Turkey’s ruling Justice and Development Party will cut monthly electricity bills by 3 percent to help consumers, a move that has raised eyebrows as it comes ahead of elections set for 2023, the TR724 news website reported on Tuesday.
The development was announced on Monday by President Recep Tayyip Erdoğan, who said Turkey would remove two fixed charges from electricity bills to help consumers, adding that his government had already subsidized some energy costs.
Following a cabinet meeting in Ankara, Erdoğan said the government would remove a fixed 2 percent charge in electricity bills for the funding of state broadcaster TRT and another 1 percent for outstanding energy costs.
“We will continue to manage this global energy crisis without damaging energy providers or hurting our citizens,” the president said.
As a result of the cuts that Erdoğan announced as “good news,” an average family’s monthly electricity fee will be reduced by only TL 5 or 6 ($0.51 or 0.62), TR724 said.
Indirect taxation has long been an issue in Turkey, where two-thirds of government revenues are levied from citizens via indirect taxes. When it first came to power in 2002, the AKP government pledged to remove the TRT contribution from electricity bills in order to supply cheap and sustainable electricity to the public. Since then, however, taxpayers have continued to subsidize TRT.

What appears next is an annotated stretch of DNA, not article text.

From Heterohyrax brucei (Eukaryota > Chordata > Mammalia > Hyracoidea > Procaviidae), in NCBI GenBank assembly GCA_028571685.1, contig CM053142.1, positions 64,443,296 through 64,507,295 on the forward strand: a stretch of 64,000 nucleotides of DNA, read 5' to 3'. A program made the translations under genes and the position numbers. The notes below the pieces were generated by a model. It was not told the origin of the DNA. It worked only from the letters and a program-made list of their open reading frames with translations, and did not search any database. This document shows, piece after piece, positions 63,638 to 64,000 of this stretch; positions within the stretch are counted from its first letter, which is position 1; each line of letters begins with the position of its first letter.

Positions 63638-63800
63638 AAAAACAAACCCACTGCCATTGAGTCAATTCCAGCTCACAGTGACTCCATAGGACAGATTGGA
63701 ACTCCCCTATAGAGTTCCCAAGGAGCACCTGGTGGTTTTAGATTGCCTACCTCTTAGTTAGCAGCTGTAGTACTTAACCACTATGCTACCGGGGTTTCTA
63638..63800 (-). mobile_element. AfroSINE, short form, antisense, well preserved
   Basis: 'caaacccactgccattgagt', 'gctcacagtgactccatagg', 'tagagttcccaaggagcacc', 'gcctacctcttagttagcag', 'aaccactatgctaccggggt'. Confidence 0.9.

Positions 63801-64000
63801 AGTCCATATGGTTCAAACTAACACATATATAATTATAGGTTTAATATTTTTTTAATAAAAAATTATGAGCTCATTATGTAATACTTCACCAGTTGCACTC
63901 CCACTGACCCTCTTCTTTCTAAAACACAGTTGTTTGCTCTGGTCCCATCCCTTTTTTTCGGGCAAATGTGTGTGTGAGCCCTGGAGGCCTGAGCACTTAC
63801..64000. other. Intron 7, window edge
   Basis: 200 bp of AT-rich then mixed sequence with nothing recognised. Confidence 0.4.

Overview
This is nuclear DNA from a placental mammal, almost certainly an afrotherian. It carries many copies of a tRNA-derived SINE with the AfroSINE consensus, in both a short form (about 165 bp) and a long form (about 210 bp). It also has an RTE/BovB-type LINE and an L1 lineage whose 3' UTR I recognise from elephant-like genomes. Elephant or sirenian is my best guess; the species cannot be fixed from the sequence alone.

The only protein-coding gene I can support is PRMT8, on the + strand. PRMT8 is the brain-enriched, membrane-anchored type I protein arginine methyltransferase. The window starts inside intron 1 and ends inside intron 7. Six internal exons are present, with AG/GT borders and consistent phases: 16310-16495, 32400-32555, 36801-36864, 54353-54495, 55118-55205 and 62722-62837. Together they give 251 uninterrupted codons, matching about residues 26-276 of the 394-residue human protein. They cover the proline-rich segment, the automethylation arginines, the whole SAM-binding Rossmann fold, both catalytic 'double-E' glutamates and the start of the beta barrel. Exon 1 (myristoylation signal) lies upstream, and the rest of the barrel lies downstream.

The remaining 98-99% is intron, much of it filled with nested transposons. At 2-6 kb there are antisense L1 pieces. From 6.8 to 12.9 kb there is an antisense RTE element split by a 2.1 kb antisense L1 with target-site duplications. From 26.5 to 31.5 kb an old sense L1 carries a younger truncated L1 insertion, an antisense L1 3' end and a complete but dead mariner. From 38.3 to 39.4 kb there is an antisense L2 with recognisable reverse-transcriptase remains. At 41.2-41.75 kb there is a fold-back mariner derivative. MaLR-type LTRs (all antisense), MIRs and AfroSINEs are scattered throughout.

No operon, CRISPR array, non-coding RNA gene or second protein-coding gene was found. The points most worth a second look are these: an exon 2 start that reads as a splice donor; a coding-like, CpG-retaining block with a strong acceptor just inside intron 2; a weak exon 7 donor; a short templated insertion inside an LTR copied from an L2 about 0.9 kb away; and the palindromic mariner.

According to TR724, electricity fees in Turkey have seen an increase of 100 percent since June 2018, following only a 21 percent increase in the five years between 2012 and 2017.
Erdoğan’s latest move was widely considered to be an attempt to make up for the AKP’s gradually diminishing public support. Recent surveys show the vote of the AKP at around 30 percent, a considerable loss of votes compared to a nationwide vote of 42.6 percent it garnered in the last general election held in June 2018.